Barry Pilcher, 69, had high hopes more than two decades ago for a peaceful existence on remote Inishfree, an island off the coast of Donegal. His dream of idyllism, however, has now left him feeling like a “prisoner” in his own home.
The Irish Independent reports on Pilcher, who is now the sole resident of Inishfree. Pilcher uprooted his wife and daughter from London 20 years ago in search of a idyllic life, far away from the “hustle and bustle” of busy London.
Now, though, Pilcher has watched the last of the few residents of Inishfree move elsewhere, leaving him as the sole resident. Even his wife chose to move back to England with their daughter after only a few years on the island in order for her to receive a proper education. Pilcher’s wife and daughter visit him annually and stay in touch the rest of the time via Skype.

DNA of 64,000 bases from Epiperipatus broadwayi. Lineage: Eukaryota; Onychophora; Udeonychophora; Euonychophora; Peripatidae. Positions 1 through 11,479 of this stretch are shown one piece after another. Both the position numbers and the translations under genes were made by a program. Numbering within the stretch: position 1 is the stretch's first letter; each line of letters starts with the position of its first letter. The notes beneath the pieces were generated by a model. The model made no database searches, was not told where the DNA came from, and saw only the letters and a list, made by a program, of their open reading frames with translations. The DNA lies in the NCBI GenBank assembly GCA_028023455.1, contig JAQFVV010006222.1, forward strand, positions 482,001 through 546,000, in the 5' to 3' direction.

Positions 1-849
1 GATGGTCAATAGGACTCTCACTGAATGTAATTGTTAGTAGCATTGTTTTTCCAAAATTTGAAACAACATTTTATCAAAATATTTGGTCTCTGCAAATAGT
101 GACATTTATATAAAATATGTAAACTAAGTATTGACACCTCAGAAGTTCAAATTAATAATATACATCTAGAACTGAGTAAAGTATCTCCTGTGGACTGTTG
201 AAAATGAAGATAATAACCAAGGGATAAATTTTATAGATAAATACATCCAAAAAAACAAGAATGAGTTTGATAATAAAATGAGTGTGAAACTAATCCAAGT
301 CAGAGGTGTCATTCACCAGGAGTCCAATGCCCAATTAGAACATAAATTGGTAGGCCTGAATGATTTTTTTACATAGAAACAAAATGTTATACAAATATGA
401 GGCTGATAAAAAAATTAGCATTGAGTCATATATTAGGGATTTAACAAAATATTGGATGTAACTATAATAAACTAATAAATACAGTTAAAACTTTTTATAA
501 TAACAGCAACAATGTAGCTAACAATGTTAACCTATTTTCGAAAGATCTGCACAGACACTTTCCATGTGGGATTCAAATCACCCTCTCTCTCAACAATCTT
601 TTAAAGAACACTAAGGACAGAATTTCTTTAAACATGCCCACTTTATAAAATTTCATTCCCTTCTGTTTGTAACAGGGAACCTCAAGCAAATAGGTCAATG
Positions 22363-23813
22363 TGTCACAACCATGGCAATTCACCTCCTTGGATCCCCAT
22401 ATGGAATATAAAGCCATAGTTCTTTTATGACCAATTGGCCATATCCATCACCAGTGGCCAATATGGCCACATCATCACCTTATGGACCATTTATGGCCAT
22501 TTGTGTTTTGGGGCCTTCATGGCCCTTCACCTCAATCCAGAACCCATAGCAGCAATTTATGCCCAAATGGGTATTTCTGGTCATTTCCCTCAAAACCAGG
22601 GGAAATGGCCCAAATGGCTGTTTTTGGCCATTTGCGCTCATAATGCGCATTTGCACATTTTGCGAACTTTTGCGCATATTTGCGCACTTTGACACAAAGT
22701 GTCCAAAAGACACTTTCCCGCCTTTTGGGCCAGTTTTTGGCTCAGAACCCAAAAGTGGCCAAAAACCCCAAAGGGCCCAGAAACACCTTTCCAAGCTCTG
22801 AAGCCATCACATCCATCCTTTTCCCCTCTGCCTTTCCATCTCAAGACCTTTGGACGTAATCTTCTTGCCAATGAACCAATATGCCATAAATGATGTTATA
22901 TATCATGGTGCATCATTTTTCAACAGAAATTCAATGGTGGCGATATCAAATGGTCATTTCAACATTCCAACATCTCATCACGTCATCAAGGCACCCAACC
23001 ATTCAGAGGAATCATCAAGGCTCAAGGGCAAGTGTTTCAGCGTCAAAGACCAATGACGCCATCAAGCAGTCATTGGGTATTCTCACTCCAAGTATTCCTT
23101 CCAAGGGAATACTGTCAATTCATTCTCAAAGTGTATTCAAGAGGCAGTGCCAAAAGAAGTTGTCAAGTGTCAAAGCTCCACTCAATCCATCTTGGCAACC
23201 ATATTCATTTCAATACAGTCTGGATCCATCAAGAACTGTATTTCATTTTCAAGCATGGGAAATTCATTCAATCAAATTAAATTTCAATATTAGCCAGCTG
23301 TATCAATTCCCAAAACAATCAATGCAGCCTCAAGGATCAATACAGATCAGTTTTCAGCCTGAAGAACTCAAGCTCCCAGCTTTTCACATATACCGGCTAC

"Things have become a lot more difficult and I do feel very isolated, even trapped," said Pilcher.
Like so many others in Ireland, Pilcher is feeling the pinch of a harsh economy which is nearly forcing him to stay on the island. “Money is an issue and I would have to sell my house. Obviously, nobody is buying up property."
Every Friday, Pilcher ventures inland to collect his pension and shop for provisions. However, with the remoteness of the island, he is forced to rely on local fishermen for trips to and from Inishfree. While he is eligible for free travel passes, there is no ferry service that he can avail of, forcing him to pay out of his own €230 pension each week for the trip.
Currently, Pilcher, a saxophone player, is working on a musical album with Belgian musicians. They keep in touch via internet as well.
"Some of my musician friends come and visit me but it is increasingly difficult for people to come because of the expense,” said Pilcher, “People forget about you when you are the only one.”